-Author name in bold denotes the presenting author
-Asterisk * with author name denotes a Non-ASH member
Clinically Relevant Abstract denotes an abstract that is clinically relevant.

PhD Trainee denotes that this is a recommended PHD Trainee Session.

Ticketed Session denotes that this is a ticketed session.

2842 Impact of Residence in an Agricultural Zone on AML Characteristics

Program: Oral and Poster Abstracts
Session: 613. Acute Myeloid Leukemias: Clinical and Epidemiological: Poster II
Sunday, December 10, 2023, 6:00 PM-8:00 PM

Vincent Marmouset, MD1*, Berengere Gruson, MD2*, Veronique Harrivel, MD3*, Céline Berthon, MD4*, Nicolas Duployez, MD5*, Claude Preudhomme, PharmD, PhD6*, Jean Pierre Marolleau, MD, PhD7, Pierre Morel, MD7*, Carine Hauspie, MD5*, Stéphane Morisset, Biostat8* and Delphine Lebon9*

1Hematology Department, Centre hospitalier universitaire d'Amiens, Amiens, AL, France
2Clinique de l'Europe, Amiens, FRA
3Hematology Laboratory, Centre hospitalier universitaire d'Amiens, Amiens, FRA
4Hematology Department, CHRU Lille, Lille, France
5Hematology Laboratory, CHRU Lille, Lille, France
6Hematology Laboratory, CHU Lille, Lille, France
7Service d’Hématologie Clinique, Centre Hospitalier Universitaire Amiens-Picardie, Amiens, France
8Centre Léon Bérard, Lyon, France
9Hematology Department, CHU Amiens, Amiens, France

Background: Acute Myeloid Leukemia (AML) is associated with several well-established risk factors. These include cigarette smoking, exposure to benzene, to ionizing radiation, and previous exposure to chemotherapy. Interestingly, studies have observed higher incidence rates of AML in farming regions, suggesting that farming activities and related exposures, such as pesticides, may increase the risk. However, data regarding the potential variations in clinical, cytogenetic, and molecular profiles between individuals living in rural and urban areas are lacking. Therefore, we aim to specifically examine the characteristics and the outcomes of AML patients living in agricultural areas.

Patients and methods: We performed a retrospective analysis including 315 patients newly diagnosed with AML from two French institutions, namely Amiens University Hospital and Lille University Hospital, from 2008 to 2013. We collected patient demographics, along with comprehensive data encompassing clinical and biological information, including cytogenetics and molecular data. The data was obtained from the Observatoire des Hauts-de-France, enabling a comprehensive and exhaustive review of the AML cases in this specific region. We geocoded the patients' residential addresses. This process involved linking the patient’s location to the corresponding agricultural areas per municipality, by using geographical information from the French Ministry of Agriculture's statistics department (AGRESTE, https://www.agreste.agriculture.gouv.fr). This enabled us to establish a connection between the patients' locations and the specific agricultural regions they resided in. We categorized the population into terciles based on the proportion of local companies engaged in farming activities.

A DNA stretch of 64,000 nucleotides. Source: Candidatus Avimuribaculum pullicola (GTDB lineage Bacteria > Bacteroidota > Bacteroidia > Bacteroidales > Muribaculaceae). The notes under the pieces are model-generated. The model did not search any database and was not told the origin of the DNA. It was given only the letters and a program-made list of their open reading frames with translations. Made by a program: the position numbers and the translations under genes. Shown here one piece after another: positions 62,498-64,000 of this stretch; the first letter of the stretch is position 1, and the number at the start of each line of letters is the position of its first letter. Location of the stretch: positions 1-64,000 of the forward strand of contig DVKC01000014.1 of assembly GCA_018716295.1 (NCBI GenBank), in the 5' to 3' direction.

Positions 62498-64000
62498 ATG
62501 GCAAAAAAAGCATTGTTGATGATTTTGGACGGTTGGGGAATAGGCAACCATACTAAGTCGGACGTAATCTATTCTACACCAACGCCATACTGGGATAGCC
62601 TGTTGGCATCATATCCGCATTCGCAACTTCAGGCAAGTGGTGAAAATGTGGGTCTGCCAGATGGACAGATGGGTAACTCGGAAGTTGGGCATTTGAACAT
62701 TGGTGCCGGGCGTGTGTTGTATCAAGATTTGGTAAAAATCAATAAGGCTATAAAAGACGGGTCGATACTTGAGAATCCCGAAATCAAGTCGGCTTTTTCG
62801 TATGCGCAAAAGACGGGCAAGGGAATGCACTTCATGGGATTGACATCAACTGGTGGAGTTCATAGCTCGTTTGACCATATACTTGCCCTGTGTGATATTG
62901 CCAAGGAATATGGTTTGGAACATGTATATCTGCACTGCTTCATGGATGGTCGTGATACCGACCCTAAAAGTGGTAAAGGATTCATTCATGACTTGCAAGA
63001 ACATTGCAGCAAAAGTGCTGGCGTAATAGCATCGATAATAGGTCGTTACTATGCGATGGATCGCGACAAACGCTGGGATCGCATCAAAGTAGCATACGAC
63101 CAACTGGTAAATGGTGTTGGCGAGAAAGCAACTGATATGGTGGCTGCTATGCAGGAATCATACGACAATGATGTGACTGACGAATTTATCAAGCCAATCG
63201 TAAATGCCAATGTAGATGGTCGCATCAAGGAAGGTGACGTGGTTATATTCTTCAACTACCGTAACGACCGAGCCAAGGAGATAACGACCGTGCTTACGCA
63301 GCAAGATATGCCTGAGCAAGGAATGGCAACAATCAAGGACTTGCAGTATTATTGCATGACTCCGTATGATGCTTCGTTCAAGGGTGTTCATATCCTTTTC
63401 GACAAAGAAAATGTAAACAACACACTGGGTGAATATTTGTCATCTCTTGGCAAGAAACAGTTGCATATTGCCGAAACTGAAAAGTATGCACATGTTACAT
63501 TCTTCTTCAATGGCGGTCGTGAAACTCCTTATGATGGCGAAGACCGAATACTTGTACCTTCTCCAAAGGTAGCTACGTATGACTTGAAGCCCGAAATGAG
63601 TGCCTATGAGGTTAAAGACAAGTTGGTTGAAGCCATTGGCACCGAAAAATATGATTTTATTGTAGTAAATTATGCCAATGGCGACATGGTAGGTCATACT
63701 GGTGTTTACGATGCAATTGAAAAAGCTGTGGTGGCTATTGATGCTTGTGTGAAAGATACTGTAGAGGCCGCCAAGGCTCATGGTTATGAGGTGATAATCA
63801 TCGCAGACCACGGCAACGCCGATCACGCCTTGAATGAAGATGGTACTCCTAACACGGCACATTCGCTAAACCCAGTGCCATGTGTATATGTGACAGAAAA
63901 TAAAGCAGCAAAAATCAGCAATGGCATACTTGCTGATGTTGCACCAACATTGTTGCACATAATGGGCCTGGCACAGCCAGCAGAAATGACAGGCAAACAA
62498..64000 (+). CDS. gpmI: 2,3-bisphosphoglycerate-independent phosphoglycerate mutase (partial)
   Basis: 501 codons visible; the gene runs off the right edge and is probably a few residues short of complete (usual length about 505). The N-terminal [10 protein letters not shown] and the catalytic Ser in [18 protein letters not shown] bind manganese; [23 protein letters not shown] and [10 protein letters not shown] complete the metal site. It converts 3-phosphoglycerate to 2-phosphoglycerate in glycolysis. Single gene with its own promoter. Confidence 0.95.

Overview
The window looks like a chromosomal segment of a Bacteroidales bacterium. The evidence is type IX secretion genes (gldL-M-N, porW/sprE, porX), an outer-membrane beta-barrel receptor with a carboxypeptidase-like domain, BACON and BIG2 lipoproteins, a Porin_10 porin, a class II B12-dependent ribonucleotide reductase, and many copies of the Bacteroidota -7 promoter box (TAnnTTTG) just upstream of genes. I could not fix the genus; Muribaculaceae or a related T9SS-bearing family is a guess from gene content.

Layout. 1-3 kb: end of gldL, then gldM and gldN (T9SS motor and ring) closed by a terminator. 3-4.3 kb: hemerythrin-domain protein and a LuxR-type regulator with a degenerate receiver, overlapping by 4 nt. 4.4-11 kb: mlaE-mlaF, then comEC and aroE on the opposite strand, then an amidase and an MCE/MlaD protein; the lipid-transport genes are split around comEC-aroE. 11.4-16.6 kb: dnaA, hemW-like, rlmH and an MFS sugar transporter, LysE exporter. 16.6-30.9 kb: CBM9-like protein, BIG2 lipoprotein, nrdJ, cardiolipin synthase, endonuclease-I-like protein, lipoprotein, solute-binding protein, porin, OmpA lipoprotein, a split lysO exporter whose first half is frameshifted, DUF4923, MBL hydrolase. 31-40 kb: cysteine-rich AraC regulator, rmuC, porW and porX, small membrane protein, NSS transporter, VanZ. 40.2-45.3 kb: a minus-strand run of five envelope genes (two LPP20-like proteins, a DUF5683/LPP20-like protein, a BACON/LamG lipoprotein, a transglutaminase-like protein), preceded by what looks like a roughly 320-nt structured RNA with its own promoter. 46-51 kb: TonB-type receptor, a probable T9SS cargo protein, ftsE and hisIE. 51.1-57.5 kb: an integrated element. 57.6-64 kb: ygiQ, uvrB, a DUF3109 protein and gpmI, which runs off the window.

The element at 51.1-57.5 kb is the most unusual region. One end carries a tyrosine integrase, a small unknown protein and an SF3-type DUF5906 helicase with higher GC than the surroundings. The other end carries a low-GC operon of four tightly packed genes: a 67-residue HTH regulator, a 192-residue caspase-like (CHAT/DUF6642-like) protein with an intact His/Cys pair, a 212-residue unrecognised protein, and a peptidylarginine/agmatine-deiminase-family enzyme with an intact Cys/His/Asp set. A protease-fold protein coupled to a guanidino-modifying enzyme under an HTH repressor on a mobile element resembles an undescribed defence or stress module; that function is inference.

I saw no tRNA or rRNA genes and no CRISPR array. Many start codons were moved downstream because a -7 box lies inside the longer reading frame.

Results: Approximately one-third (n=108) of patients were living in areas with less than 1.3% of farm companies, one-third (n=102) lived in regions with a percentage ranging from 1.3% to 6.9%, while the remaining third (n=105) lived in areas where the proportion of farm companies exceeded 6.9%. Sex ratio (p=0.7) and median age at diagnosis (60 vs 60.5 vs 58 years, p=0.5) were similar between the 3 groups. There was no difference in body mass index (BMI), smoking activity, alcohol consumption and performance status score between the three groups.

At baseline, there was no difference in blood counts (hemoglobin, platelets, leukocytes, and circulating blasts levels), bone marrow blasts percentage, AML type (de novo vs. post MDS or MPN), or WHO classification between the 3 groups. Regarding cytogenetic abnormalities, people living on agricultural lands had fewer normal karyotypes (27% vs 33% and 43%, p=0.045) and more MLL rearrangement (20% vs 8% and 5%, p=0.013). However, there was no difference in the SWOG and ELN 2017 classifications. Regarding molecular characteristics, NPM1 mutations were found less frequently in people living in agricultural regions (13% vs 30% and 29%, p=0.021). There was no difference for FLT3-ITD positivity and CEBPA mutation.

There was no difference in complete remission rate and hematopoietic stem cell transplantation treatment though we could underline an especially low rate of HSCT in the < 1.3% group. OS was also similar between the three groups (Table 1.).

Conclusions: Our study showed a correlation between living in agricultural areas and a higher prevalence of unfavorable cytogenetic and molecular features in AML patients, although clinical outcomes remain unchanged. These findings suggest that the proximity to agricultural activities could have an impact on leukemogenesis, by increasing the rate of MLL rearrangements and chromosomic abnormalities.

Disclosures: No relevant conflicts of interest to declare.

*signifies non-member of ASH